Embattled Gwinnett County Commissioner Tommy Hunter wants to focus on his district and the county instead of the controversy over Facebook comments he made more than two months ago. For now, his consultant Seth Weathers tells InsiderAdvantage that Hunter has done what he can to make amends for  those comments. Still, Hunter has no idea when, or how, it will all end. Hunter called U.S. Rep. John Lewis a “racist pig” on Facebook after the civil rights icon criticized President Donald Trump about a week before the inauguration. Hunter also made disparaging comments about Democrats in general on Facebook. About a month after the comments, Hunter tried to mend fences. He and other Gwinnett County Commissioners toured a civil rights museum on Feb. 14. That same night, another bridge-building effort end with more bridges burned that built. Hunter attended a Lawrenceville NAACP meeting, but left when the audience continually interrupted him. Since then, he has mostly avoided public criticism of his comments by leaving public meetings before the public comment section. Weathers, who ran Hunter’s campaign and has been his spokesman during the issue, said Hunter wants to focus only on his job as commissioner. “He is going to continue to represent the people of his district,” Weathers said.  That doesn’t mean he will never stay for public comments again, though. “That could change at any time,” Weathers said. “He is just going to do his best to do what is best for Gwinnett.” As for the commissioner’s future, Weathers said resigning was never on the table. Beyond that, Hunter and his team will deal with protests as...

Tournament to cost businesses $2.1 billion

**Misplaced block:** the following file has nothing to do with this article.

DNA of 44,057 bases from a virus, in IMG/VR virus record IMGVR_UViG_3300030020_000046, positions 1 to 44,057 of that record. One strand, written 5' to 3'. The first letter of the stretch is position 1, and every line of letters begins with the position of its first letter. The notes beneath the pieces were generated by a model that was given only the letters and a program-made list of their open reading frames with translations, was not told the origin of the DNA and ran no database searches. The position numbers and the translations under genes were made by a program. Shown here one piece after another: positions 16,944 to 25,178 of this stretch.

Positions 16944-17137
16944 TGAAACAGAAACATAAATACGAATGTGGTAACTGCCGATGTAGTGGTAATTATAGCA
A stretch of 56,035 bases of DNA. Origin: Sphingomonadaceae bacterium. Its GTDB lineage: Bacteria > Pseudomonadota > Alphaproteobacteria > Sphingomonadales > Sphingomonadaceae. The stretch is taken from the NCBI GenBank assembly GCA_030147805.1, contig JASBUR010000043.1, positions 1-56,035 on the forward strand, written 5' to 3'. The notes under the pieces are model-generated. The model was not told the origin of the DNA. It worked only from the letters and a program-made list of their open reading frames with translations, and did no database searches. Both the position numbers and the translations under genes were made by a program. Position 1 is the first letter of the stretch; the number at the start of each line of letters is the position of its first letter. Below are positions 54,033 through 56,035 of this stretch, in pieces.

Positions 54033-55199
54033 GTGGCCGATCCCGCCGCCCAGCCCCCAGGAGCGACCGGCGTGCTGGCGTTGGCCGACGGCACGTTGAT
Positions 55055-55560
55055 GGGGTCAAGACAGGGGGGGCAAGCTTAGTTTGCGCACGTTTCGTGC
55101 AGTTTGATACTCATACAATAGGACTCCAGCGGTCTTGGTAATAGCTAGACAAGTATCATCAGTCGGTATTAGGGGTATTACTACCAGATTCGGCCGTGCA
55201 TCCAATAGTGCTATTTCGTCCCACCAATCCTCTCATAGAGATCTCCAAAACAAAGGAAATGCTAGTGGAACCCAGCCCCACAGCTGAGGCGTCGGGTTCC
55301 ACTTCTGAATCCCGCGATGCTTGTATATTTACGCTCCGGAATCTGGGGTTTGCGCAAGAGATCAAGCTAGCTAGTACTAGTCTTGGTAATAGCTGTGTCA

Businesses in the United States will lose $2.1 billion in productivity to workers focusing on the NCAA basketball tournament rather than doing their jobs, according to an annual prediction by workforce outplacement firm Challenger, Gray and Christmas. Workers will spend plenty of time early this week researching teams and filling out brackets for office and other tournament pools. The firm estimates those losses could reach $600 million alone. The real losses will come Thursday and Friday when early tournament games start in the middle of the workday. With so many tournament games broadcast online and on mobile devices, many workers will turn their attention from work tasks to tiny screens to try to keep up with the action. The firm’s estimates are bases on an average hourly pay rate of $26. It also estimates that about 23.7 million U.S. workers will spend time following the tournament at the office. That translates to $615 million in losses for each lost hour. “While television viewership for last year’s tournament and for NCAA games overall was lower than previous years, the economy has created more workers and a higher hourly wage, which could equate to higher costs to employers,” Challenger said in the firm’s annual release on the tournament. “In the current political climate, more American workers might welcome this distraction leading to an even higher cost to productivity Challenger said employers should attempt to mitigate the losses and not enforce a no-tolerance policy for all things related to the tournament. “Any attempt to do so would most likely result in long-term damage to employee morale, loyalty, and engagement that would...